07/08/2013

One of my real passions in teaching is working with young people who are striving to reach a high level of competitive golf. It has become the cornerstone of where I spend the majority of my time and the programs I offer. By focusing on developing high level players, I have been blessed to work some very motivated people and great families.  In that process I am often asked by parents “what ultimately determines how far my child will go in golf?” As a parent of two kids who enjoy sports, it is a question I have spent many hours myself trying to come up with the true answer.

If you start researching and talking to coaches in other sports about what makes athletes or teams successful, the most common answer you will hear is hard work and discipline.  As I have written myself, there are no short cuts to success and hard work, combined with discipline, is a must if you want to reach the top level.  However, there has to be more to the equation. I say this because every day I witness kids who spend hours upon hours at the golf course and never really achieve a high level of golf.  So what is the missing characteristic that no one talks about?

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One of my favorite authors is Daniel Coyle. His book “The Talent Code” is a must read for any coach or parent who has a child that shows an interest in sports, music or any activity that involves competition.  His understanding of hot beds (areas that have produced a high number of successful performers) is ground breaking information and provides some real insight into developing top level performers.  In his latest blog he talks about a person’s learning quotient or simply put, your ability to learn.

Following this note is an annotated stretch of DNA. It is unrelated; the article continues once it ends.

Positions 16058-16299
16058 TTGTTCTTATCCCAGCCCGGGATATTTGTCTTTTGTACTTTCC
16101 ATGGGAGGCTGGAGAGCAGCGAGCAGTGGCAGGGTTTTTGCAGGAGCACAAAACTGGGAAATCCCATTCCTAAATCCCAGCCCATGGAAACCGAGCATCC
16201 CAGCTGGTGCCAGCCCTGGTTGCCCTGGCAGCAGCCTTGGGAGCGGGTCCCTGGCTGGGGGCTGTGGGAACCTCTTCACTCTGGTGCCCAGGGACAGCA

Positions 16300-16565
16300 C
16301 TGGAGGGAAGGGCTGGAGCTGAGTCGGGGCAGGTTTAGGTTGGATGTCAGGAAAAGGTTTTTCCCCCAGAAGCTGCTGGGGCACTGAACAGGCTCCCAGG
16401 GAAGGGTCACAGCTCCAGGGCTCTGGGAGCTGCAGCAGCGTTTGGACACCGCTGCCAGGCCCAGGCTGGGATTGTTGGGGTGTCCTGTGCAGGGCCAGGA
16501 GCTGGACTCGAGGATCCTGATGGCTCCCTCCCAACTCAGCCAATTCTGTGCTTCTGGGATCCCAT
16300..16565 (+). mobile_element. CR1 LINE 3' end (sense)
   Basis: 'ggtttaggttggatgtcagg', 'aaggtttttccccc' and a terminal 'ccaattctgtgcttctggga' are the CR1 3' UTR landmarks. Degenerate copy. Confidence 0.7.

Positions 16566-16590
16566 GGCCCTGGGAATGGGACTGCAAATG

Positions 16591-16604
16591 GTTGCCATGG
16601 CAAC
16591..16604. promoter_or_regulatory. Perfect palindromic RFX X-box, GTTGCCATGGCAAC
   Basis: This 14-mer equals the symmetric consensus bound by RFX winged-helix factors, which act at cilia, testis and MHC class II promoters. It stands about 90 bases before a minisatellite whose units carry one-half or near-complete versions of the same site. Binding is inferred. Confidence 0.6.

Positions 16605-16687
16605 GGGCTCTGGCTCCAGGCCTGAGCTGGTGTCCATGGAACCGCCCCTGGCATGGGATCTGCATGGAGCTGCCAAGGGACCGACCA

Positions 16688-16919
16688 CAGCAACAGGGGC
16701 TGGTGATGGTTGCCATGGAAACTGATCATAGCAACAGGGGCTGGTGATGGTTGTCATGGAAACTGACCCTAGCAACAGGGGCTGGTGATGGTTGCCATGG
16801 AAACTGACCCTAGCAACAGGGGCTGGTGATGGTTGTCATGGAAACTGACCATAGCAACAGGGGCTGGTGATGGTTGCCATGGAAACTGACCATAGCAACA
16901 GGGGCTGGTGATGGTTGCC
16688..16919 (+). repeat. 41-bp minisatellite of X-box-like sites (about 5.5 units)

As Daniel Coyle unveils, great performers are willing to learn and are open to working on areas of weakness while improving on their strengths.  They take ownership of their progress and training versus simply being a bystander or victim of their environment.  A perfect example of this in golf is the short game. Very seldom, if ever, do junior golfers admit their lack of short comings when it comes to chipping and putting.  When the topic is brought up a typical response is “My short game is good.  I don’t need to work on that”.  What they fail to have is a true perspective of what “good” is relative to the competition, and therefore never address an area where huge progress could be made.

So as an instructor, parent or coach where does this leave us? If you are in a position where you have influence in how a young aspiring person trains, help them understand the importance of ownership and a willingness to learn.  I know from my years of teaching that my best students always wanted “more”. They were starving for new knowledge, ways to improve, and most importantly honesty with parts of their game that had the most room to improve.  In the end they had discipline and hard work, but they also took ownership in their development.

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Todd Kolb